Musée No:737.146Regular price $32.33
Corsham Court, Wiltshire : Elevation of the North Front
Artist: John Nash
Date: ca. 1797
John Nash (1752-1865) was one of the most famous architects of the Regency and Georgian Periods and designed a significant portion of Regency London. He has an incredibly impressive list of work including Marble Arch, Buckingham Palace, Royal Pavilion in Brighton and Regent Street to name but a few. Son of a Welsh millwright he started his career as a surveyor, builder and carpenter and by 1777 he had set up his architectural practice. He married in 1775 but in 1778 "By the ill conduct of his wife found it necessary to send her into Wales in order to work a reformation on her” – she was charged with faking two pregnancies and trying to pass off two babies she had ‘acquired’ as his and also of having milliners’ debts of £300 (around £50,000 in today’s money), quite a hat fetish. He divorced her in 1787. His career didn’t start well and he was declared bankrupt in 1783 owing £5000 (just over £750000 in 2020). He left London for self-imposed ‘exile’ in Wales in 1784 where he met and worked with Humprey Repton, the famous landscape garden designer.
By 1797, Nash had re-established himself in London, where he lived glamorously and married again. With a clientele of nouveau riche bankers and merchants, as well as gentry and minor nobility, he built or remodelled 40 houses, ranging from sophisticated Thames-side villas to Picturesque country seats. In 1806 he was appointed architect to the Surveyor General of Woods, Forests, Parks, and Chases.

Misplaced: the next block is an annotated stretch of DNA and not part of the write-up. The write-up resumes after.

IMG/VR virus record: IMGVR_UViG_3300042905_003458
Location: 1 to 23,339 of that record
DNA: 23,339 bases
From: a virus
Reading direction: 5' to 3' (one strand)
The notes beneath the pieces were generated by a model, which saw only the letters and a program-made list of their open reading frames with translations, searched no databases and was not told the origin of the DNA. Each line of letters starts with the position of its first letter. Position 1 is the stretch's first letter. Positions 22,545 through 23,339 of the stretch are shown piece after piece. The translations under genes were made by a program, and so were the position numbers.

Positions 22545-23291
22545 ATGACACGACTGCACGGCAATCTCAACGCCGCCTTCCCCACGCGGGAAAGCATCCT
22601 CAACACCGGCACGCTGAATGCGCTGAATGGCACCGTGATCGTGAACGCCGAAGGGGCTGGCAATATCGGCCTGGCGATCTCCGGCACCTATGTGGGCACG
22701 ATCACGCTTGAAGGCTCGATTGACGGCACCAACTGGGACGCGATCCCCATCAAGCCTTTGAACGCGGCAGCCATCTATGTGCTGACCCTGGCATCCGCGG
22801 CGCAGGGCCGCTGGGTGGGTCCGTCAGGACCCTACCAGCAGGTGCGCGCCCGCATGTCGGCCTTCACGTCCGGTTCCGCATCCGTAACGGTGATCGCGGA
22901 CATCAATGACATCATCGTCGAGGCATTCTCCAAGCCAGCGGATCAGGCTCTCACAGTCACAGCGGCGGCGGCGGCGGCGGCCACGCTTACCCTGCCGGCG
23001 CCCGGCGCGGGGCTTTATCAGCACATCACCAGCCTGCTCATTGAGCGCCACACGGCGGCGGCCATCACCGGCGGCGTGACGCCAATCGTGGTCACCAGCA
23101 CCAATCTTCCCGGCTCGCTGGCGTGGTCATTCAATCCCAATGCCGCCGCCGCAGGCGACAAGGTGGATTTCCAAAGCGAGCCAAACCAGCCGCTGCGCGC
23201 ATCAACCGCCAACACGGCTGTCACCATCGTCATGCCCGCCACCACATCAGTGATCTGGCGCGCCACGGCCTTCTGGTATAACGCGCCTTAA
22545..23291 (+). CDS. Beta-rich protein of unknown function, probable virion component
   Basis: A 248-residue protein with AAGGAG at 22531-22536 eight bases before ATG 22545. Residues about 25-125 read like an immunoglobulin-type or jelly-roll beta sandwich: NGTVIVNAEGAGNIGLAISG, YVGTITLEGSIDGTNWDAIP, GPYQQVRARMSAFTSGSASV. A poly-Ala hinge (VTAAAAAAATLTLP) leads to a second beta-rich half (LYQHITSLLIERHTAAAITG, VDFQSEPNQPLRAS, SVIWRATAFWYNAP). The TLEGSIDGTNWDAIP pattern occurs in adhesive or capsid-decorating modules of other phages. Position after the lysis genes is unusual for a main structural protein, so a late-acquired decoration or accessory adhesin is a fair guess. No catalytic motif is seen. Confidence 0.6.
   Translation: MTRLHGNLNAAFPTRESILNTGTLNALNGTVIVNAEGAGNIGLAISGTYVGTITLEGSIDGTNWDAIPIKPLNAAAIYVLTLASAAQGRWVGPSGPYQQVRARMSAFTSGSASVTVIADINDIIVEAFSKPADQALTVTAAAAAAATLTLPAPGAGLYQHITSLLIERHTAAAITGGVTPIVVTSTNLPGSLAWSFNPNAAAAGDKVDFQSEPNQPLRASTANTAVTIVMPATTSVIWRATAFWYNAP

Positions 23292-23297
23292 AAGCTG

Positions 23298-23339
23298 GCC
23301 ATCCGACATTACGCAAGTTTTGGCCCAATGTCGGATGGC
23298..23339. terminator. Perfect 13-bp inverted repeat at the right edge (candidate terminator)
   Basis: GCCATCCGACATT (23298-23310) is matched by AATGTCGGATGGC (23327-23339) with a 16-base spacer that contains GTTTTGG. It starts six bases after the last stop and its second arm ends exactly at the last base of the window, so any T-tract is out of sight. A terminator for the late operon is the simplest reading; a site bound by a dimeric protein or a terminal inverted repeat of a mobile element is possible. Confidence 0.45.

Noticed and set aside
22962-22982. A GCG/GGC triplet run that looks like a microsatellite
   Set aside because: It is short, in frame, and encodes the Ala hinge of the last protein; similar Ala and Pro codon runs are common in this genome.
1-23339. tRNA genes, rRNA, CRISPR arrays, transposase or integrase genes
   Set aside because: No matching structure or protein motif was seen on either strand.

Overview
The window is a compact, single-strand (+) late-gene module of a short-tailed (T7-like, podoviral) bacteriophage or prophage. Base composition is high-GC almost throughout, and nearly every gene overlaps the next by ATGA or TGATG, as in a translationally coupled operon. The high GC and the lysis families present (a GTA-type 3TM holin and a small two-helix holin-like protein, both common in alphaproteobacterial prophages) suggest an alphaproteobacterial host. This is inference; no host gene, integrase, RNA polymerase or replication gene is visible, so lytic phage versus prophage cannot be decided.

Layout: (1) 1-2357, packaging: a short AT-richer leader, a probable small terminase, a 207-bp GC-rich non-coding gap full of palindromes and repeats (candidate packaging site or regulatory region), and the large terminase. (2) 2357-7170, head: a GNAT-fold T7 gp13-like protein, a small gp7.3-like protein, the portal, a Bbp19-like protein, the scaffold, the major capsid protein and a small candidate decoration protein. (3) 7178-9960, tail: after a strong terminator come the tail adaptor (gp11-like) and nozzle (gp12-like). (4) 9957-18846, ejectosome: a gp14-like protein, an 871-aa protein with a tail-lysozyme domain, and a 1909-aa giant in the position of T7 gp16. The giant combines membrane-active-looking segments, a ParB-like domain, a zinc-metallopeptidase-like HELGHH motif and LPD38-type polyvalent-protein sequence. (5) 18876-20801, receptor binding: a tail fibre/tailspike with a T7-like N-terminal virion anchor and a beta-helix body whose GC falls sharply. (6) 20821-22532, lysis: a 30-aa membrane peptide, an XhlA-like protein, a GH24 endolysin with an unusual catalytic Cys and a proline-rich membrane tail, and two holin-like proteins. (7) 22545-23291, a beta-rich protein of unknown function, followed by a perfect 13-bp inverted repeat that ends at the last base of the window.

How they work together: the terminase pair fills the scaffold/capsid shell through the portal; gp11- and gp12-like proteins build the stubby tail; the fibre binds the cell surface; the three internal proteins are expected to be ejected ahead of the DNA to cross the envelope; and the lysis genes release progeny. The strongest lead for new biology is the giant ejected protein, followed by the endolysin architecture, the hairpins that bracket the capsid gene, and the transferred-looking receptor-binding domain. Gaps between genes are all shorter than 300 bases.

From 1810 Nash would take very few private commissions and for the rest of his career he would largely work for the Prince which allowed him to embark upon a number of grand architectural projects. Nash's career ended with the death of George IV in 1830. The King's notorious extravagance had generated much resentment, and Nash was now without a protector. The Treasury started to look closely at the cost of Buckingham Palace. Nash's original estimate of the building's cost had been £252,690, but the actual cost was £613,269 (~£69.5 million in 2020 money), and the building was still unfinished. This controversy ensured that Nash would not be awarded the Knighthood that other contemporary architects such as Jeffry Wyattville and Robert Smirke received. Nash retired to the Isle of Wight and died in 1865 owing nearly 2 million in today’s money.